14.4 Toolbars . . . . . . . . . . . . . . . . . . . . . . . . . . . . . . . . . . . . . . . . . 122
14.5 Materials Explorer . . . . . . . . . . . . . . . . . . . . . . . . . . . . . . . . . . . 123
14.6 Viewer Pane . . . . . . . . . . . . . . . . . . . . . . . . . . . . . . . . . . . . . . 123
14.7 Property Editor . . . . . . . . . . . . . . . . . . . . . . . . . . . . . . . . . . . . . 124
14.8 Geometry Editor . . . . . . . . . . . . . . . . . . . . . . . . . . . . . . . . . . . . 125
14.9 Output Pane . . . . . . . . . . . . . . . . . . . . . . . . . . . . . . . . . . . . . . 126
14.10Status Bar . . . . . . . . . . . . . . . . . . . . . . . . . . . . . . . . . . . . . . . . 126
14.11Calculator . . . . . . . . . . . . . . . . . . . . . . . . . . . . . . . . . . . . . . . . 127

15 Specifying the Problem Geometry 129


15.1 Terminology . . . . . . . . . . . . . . . . . . . . . . . . . . . . . . . . . . . . . . . 129
15.2 Setting the Units . . . . . . . . . . . . . . . . . . . . . . . . . . . . . . . . . . . . 129
15.3 Starting with an Empty Project . . . . . . . . . . . . . . . . . . . . . . . . . . . . 130
15.3.1 Project Details . . . . . . . . . . . . . . . . . . . . . . . . . . . . . . . . . 130
15.3.2 Draw Settings . . . . . . . . . . . . . . . . . . . . . . . . . . . . . . . . . . 131
15.4 Starting with a DXF Imported Geometry . . . . . . . . . . . . . . . . . . . . . . . 133
15.4.1 Importing a DXF . . . . . . . . . . . . . . . . . . . . . . . . . . . . . . . . 133
15.4.2 Permitted DXF Commands . . . . . . . . . . . . . . . . . . . . . . . . . . 134
15.4.3 Tips for Modifying a DXF in an External CAD Package . . . . . . . . . . . 135
15.4.4 Permitted DXF Types . . . . . . . . . . . . . . . . . . . . . . . . . . . . . 136
15.4.5 Following DXF Import . . . . . . . . . . . . . . . . . . . . . . . . . . . . . 136
15.4.6 Export to DXF . . . . . . . . . . . . . . . . . . . . . . . . . . . . . . . . . 136
15.5 Construction Lines . . . . . . . . . . . . . . . . . . . . . . . . . . . . . . . . . . . 136
15.5.1 Horizontal Construction Lines . . . . . . . . . . . . . . . . . . . . . . . . . 136
15.5.2 Vertical Construction Lines . . . . . . . . . . . . . . . . . . . . . . . . . . 137
15.5.3 Custom Construction Lines . . . . . . . . . . . . . . . . . . . . . . . . . . 137
15.6 Drawing Functions . . . . . . . . . . . . . . . . . . . . . . . . . . . . . . . . . . . 137
15.6.1 Rectangle . . . . . . . . . . . . . . . . . . . . . . . . . . . . . . . . . . . . 137
15.6.2 Polygon . . . . . . . . . . . . . . . . . . . . . . . . . . . . . . . . . . . . . 137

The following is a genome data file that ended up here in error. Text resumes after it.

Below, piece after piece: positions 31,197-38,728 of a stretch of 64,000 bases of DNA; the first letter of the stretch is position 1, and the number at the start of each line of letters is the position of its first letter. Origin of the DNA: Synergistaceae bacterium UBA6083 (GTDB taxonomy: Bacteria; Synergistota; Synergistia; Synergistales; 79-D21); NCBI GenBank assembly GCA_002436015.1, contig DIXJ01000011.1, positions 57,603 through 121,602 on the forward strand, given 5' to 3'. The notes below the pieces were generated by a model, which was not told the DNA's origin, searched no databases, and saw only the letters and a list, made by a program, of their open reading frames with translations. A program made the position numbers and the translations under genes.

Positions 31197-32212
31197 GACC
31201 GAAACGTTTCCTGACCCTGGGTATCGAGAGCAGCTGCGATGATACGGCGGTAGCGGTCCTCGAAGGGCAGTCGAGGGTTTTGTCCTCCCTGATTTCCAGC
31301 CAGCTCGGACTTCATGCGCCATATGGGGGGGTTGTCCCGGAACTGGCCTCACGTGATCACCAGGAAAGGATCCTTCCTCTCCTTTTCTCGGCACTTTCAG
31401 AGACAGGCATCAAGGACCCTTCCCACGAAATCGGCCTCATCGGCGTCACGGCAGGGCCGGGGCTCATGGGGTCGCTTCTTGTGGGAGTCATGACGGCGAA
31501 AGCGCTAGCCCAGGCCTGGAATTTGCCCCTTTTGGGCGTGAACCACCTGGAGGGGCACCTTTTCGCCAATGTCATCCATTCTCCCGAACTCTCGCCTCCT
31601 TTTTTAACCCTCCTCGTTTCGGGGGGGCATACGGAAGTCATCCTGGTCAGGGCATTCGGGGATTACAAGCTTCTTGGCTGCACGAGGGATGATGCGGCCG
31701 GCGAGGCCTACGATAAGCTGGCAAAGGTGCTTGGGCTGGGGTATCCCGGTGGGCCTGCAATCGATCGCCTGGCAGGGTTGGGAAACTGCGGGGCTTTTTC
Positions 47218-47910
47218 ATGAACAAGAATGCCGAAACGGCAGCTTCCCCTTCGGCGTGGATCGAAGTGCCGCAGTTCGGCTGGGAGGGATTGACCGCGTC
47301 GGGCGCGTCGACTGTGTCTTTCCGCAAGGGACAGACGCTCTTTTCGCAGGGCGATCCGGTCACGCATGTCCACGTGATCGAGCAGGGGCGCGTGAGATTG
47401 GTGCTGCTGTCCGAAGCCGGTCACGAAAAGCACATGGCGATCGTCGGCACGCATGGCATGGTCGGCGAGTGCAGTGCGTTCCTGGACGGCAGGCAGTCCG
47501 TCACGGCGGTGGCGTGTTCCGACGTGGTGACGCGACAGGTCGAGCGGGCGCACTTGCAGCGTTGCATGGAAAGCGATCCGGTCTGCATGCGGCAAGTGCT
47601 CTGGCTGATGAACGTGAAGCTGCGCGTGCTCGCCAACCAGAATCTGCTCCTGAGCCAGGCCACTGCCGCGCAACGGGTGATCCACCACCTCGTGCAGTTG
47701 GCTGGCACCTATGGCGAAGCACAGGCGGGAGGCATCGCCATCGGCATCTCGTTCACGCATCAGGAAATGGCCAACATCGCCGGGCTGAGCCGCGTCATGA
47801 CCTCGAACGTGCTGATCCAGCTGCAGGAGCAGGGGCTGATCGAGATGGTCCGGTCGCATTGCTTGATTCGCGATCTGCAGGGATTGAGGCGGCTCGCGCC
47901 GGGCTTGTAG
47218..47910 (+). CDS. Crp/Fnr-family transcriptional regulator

15.6.3 Line . . . . . . . . . . . . . . . . . . . . . . . . . . . . . . . . . . . . . . . 138
15.6.4 Vertex . . . . . . . . . . . . . . . . . . . . . . . . . . . . . . . . . . . . . . 138


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15.7 Selecting Objects . . . . . . . . . . . . . . . . . . . . . . . . . . . . . . . . . . . . 138


15.7.1 Single Click Selection . . . . . . . . . . . . . . . . . . . . . . . . . . . . . 138
15.7.2 Rectangle Selection . . . . . . . . . . . . . . . . . . . . . . . . . . . . . . 138
15.7.3 Multiple Selection . . . . . . . . . . . . . . . . . . . . . . . . . . . . . . . 139
15.8 Snapping to Other Objects . . . . . . . . . . . . . . . . . . . . . . . . . . . . . . 139
15.9 Modifying the Geometry . . . . . . . . . . . . . . . . . . . . . . . . . . . . . . . . 140
15.9.1 Using the Mouse . . . . . . . . . . . . . . . . . . . . . . . . . . . . . . . . 140
15.9.2 Connecting Geometry Objects . . . . . . . . . . . . . . . . . . . . . . . . 141
15.9.3 Overlapping Geometry Objects . . . . . . . . . . . . . . . . . . . . . . . . 142
15.9.4 Changing the End Vertex of a Boundary . . . . . . . . . . . . . . . . . . . 142
15.9.5 Creating One Object Inside Another . . . . . . . . . . . . . . . . . . . . . 143
15.9.6 Using the Geometry Editor . . . . . . . . . . . . . . . . . . . . . . . . . . 144
15.10Undo/Redo . . . . . . . . . . . . . . . . . . . . . . . . . . . . . . . . . . . . . . . 144
15.11Editing Geometry Object Properties . . . . . . . . . . . . . . . . . . . . . . . . . 144

16 Setting the Analysis Mode 147


16.1 Short and Long term stability . . . . . . . . . . . . . . . . . . . . . . . . . . . . . 147
16.2 Translational and rotational solution mode . . . . . . . . . . . . . . . . . . . . . . 147

17 Setting Material Properties 149


17.1 Material Types . . . . . . . . . . . . . . . . . . . . . . . . . . . . . . . . . . . . . 149
17.2 Assigning a Material to a Solid or a Boundary . . . . . . . . . . . . . . . . . . . . 150